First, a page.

Analysing current trends – both upward trajectories and downward spirals – will give you a vision of the future. For example, video and influencer marketing are the hottest strategies at the time of writing whereas AI is still waiting in the wings (for when the bots and voice search may be more effective and better equipped).
If you’re still growing your brand and your audience, you probably don’t want to or need to invest in multimedia displays, AI and automation tools right now.
Building an authority on social media, publishing awesome content and partnering with micro-influencers may be a better option in a growth cycle.
However, if you are already established and have an army of customers, you may want to evolve your customer retention programs and invest in software that improves the customer experience. In that case, in-store displays and chatbots are more appropriate.
Another option may be a new or different social media platform which presents you with better opportunities to reach your audience rather than a general throng of social media users.
I think you can see how this step works!
Next step (before we start culling)!
Analyse Past Performance
Here’s a top tip for you; allocate your digital marketing budget on your successes rather than how much it costs.
For example, SEO and content marketing is historically a relatively low cost per customer acquisition, but are they growing a following and attracting customers quick enough?
Is this because they are already saturated, or is there more room for aggressive growth with increased budget allocation here?
Or should you consider allocating more of your budget towards paid advertising through search engines or social media platforms.
Alternatively, if social media is working, consider whether you should invest more time and resources in growing your brand profile and building trust amongst your followers.
If previous strategies have worked for you, mark an Asterix alongside them on your list.
The strategies with a double Asterix are good to go. A single Asterix is worth further consideration.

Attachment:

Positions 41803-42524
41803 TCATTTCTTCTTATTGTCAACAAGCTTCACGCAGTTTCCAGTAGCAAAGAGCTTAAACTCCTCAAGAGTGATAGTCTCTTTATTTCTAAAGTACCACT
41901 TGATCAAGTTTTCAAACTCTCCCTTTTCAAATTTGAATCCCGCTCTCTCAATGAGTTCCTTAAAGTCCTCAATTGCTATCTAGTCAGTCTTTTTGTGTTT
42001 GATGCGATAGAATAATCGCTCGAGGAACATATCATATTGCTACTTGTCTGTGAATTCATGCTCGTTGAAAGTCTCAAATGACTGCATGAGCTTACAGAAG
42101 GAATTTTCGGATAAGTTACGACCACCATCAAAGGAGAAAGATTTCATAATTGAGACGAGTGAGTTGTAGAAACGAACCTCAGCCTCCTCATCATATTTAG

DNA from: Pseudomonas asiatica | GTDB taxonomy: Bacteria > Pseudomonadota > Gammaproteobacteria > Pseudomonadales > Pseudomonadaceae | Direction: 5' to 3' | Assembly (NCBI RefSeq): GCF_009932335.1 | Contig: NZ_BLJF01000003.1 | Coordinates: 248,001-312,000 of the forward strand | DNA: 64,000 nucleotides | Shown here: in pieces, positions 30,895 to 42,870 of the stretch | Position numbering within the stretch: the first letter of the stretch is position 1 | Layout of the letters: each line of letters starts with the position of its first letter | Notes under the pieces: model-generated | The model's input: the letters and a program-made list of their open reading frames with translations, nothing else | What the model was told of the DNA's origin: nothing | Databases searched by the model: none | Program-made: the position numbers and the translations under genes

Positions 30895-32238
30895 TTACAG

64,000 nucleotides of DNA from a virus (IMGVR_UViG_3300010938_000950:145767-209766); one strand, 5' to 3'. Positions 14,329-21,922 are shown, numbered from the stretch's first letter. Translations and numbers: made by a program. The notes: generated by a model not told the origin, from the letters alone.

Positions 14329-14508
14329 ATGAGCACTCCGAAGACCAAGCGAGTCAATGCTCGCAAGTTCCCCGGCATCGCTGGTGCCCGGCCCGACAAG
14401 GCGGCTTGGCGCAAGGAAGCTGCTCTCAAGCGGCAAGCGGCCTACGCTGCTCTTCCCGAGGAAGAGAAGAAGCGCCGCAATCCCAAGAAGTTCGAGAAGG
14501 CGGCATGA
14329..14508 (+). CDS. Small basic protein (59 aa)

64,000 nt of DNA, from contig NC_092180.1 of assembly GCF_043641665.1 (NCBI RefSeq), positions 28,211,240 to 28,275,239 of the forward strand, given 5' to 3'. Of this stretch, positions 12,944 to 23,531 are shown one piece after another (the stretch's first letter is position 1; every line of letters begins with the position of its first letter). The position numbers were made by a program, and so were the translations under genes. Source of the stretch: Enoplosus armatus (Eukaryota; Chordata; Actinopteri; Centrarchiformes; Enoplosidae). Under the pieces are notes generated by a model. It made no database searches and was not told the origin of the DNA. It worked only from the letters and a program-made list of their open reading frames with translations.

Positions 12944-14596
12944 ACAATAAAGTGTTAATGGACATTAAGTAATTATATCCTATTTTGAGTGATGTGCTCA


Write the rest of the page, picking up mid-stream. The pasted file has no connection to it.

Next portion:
You can put a line through anything you are not ready for or does not fall in line with your goals for the year. Any strategies you cannot afford should also get a strikethrough.
Divide Your Budget
Now you’ve selected the most viable marketing strategies, you need to look at the potential cost and ROI of each one – including how quickly you can expect to make a profit.
It’s important that you allocate portions of your budget to each strategy from the outset. However, it is equally important to leave some wiggle room in case of “hidden costs” you may have to navigate or elements you need to build a campaign that you had not originally counted for.
For example, if you’re planning to lead with content marketing, have you accounted for a year’s worth of campaigns?
- Where will you source images from?
- Are they free stock images in the public domain or will you need to purchase them?
- Maybe you will need to hire a graphic designer for some campaigns?
- Guest posting publications have a very varied pricing scheme
The smart move is to set aside a contingency budget for campaign overspill when you’re dividing your budget.
Allocating your marketing budget shouldn’t start and end with how much you have to spend. The key is to provide more fuel to strategies that will best achieve your goals.
To run a successful business, you need to spend money in order to make money. So make sure you spend your budget in the right places.